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Archive for Saturday, August 6, 2005

Heritage designation would help tell story

August 6, 2005

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If all goes as planned, between 200 and 300 people will take part in the Aug. 15-21 commemoration of William Quantrill's raid on Lawrence.

Now in its 10th year, the anniversary event is sure to attract some out-of-town history buffs.

That's fine, but there's a bigger story to be told.

A Lawrence-led coalition has asked Congress to put up $10 million over 15 years for a Bleeding Kansas and the Enduring Struggle for Freedom National Heritage Area, comprised of 38 counties in eastern Kansas and western Missouri.

The money would be used to develop and promote exhibits, museums and historic sites within the region.

"The goal, ultimately, is to do a better job of interpreting our heritage on a day-to-day basis," Judy Billings, a coalition leader and director of the Lawrence Convention and Visitors Bureau.

A painting depicts Quantrill's raid on Lawrence. Quantrill and a band of men had been meeting in the hills southeast of Kansas City and making forays into Kansas. Quantrill attacked Olathe one night and stole considerable property. One person was killed. Most of the raids were for plunder, but the raid on Lawrence on Aug. 21, 1863, according to the Rev. Richard Cordley, was deliberately for slaughter.

A painting depicts Quantrill's raid on Lawrence. Quantrill and a band of men had been meeting in the hills southeast of Kansas City and making forays into Kansas. Quantrill attacked Olathe one night and stole considerable property. One person was killed. Most of the raids were for plunder, but the raid on Lawrence on Aug. 21, 1863, according to the Rev. Richard Cordley, was deliberately for slaughter.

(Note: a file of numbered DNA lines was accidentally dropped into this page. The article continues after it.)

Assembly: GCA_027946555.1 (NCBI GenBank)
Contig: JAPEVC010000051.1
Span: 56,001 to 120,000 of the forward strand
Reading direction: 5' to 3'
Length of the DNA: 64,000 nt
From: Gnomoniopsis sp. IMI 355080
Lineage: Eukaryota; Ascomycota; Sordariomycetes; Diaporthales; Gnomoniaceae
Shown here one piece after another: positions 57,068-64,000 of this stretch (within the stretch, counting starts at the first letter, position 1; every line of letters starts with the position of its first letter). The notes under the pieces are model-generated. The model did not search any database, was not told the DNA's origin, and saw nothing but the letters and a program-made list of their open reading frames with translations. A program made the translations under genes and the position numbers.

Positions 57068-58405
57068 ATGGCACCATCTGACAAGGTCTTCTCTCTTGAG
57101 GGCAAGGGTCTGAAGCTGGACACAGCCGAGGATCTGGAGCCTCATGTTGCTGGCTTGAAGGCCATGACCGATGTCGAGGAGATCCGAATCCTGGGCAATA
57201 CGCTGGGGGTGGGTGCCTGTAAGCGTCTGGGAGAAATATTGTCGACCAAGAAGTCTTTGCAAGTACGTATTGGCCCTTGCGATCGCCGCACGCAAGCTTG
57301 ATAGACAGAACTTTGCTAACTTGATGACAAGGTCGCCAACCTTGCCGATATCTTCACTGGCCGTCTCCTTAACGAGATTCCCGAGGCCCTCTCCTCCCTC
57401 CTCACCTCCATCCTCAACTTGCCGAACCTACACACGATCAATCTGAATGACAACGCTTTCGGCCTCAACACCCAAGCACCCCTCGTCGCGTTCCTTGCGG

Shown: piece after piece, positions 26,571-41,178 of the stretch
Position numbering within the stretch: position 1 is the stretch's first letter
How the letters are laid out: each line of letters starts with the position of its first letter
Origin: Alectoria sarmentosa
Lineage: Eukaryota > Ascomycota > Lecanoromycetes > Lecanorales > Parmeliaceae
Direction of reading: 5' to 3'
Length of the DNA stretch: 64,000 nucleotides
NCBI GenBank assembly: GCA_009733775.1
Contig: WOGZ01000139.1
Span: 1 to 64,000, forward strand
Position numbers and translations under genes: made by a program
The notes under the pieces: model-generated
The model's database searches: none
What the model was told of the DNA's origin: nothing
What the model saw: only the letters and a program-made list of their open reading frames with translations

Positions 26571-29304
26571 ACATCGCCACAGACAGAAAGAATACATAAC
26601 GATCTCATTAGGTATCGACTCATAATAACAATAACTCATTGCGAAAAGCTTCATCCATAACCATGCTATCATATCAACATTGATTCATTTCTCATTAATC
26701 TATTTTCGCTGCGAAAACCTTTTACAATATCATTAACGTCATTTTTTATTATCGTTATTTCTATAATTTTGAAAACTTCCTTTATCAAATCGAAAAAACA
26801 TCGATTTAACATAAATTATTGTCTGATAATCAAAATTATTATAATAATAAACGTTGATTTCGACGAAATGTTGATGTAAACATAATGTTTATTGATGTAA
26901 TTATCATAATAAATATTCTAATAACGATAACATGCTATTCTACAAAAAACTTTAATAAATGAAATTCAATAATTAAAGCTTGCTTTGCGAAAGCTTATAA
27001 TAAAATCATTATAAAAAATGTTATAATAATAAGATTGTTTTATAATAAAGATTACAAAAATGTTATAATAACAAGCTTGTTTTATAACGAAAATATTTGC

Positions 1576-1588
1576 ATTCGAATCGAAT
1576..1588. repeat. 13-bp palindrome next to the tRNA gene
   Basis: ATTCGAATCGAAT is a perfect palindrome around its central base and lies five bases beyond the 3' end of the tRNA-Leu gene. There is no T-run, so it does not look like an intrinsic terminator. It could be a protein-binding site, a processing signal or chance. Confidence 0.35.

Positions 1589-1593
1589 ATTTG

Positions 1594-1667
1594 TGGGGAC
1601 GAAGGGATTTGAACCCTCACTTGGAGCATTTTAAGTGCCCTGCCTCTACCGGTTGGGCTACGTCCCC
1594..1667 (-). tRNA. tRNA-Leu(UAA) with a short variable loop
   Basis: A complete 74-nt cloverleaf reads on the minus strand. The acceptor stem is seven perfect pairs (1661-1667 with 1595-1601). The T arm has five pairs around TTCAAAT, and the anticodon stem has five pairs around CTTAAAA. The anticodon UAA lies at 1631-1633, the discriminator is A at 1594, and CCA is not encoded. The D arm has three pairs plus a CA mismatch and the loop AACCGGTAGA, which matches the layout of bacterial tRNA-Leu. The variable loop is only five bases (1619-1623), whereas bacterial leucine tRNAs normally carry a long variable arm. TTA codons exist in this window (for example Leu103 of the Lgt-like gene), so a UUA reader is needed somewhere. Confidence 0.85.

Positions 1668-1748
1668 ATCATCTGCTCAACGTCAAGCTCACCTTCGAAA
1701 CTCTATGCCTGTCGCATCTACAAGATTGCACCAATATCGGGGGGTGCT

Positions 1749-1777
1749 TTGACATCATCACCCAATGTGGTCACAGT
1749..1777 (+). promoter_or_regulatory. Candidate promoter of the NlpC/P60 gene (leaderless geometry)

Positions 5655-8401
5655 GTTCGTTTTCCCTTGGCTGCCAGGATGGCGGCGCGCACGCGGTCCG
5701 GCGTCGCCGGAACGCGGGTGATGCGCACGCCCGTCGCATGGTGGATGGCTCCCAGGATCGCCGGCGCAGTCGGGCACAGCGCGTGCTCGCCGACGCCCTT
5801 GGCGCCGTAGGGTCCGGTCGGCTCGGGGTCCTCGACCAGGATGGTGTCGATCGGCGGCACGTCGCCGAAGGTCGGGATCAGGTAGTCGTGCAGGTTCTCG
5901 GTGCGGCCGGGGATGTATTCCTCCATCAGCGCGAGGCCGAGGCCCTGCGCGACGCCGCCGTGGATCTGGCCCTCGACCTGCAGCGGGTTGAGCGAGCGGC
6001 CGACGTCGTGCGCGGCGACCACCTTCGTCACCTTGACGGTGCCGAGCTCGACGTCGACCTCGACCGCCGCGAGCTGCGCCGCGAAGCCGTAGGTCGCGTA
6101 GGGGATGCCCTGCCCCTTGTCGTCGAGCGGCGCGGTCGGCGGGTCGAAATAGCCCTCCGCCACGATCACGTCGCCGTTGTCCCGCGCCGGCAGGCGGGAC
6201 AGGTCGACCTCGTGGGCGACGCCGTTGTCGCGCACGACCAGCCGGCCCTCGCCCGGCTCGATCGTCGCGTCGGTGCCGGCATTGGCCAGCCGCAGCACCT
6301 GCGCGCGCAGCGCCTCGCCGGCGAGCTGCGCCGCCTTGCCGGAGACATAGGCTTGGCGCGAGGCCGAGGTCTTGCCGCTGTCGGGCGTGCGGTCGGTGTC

"We're looking for ways to tell the whole story of why people came to this harsh landscape all those years ago, why they left, why they stayed and why we're here today," she said.

Too often, Billings said, an outsider's access to local history is driven by local funding.

"The story that's told is determined by funding source," she said. "There's not much interconnection from city to county to state. We'd like to blur those lines."

The proposed Bleeding Kansas and the Enduring Struggle for Freedom National Heritage Area passed the House last week. It's expected to reach the Senate after Congress reconvenes n September.

If it passes, Billings said she would begin immediately to draw up a master plan for promoting Bleeding Kansas sites.

For Douglas County, that could mean developing the Black Jack battlefield site near Baldwin, exhibits at the Watkins Community Museum of History, trails connecting historic sites and signs talking about Bleeding Kansas.

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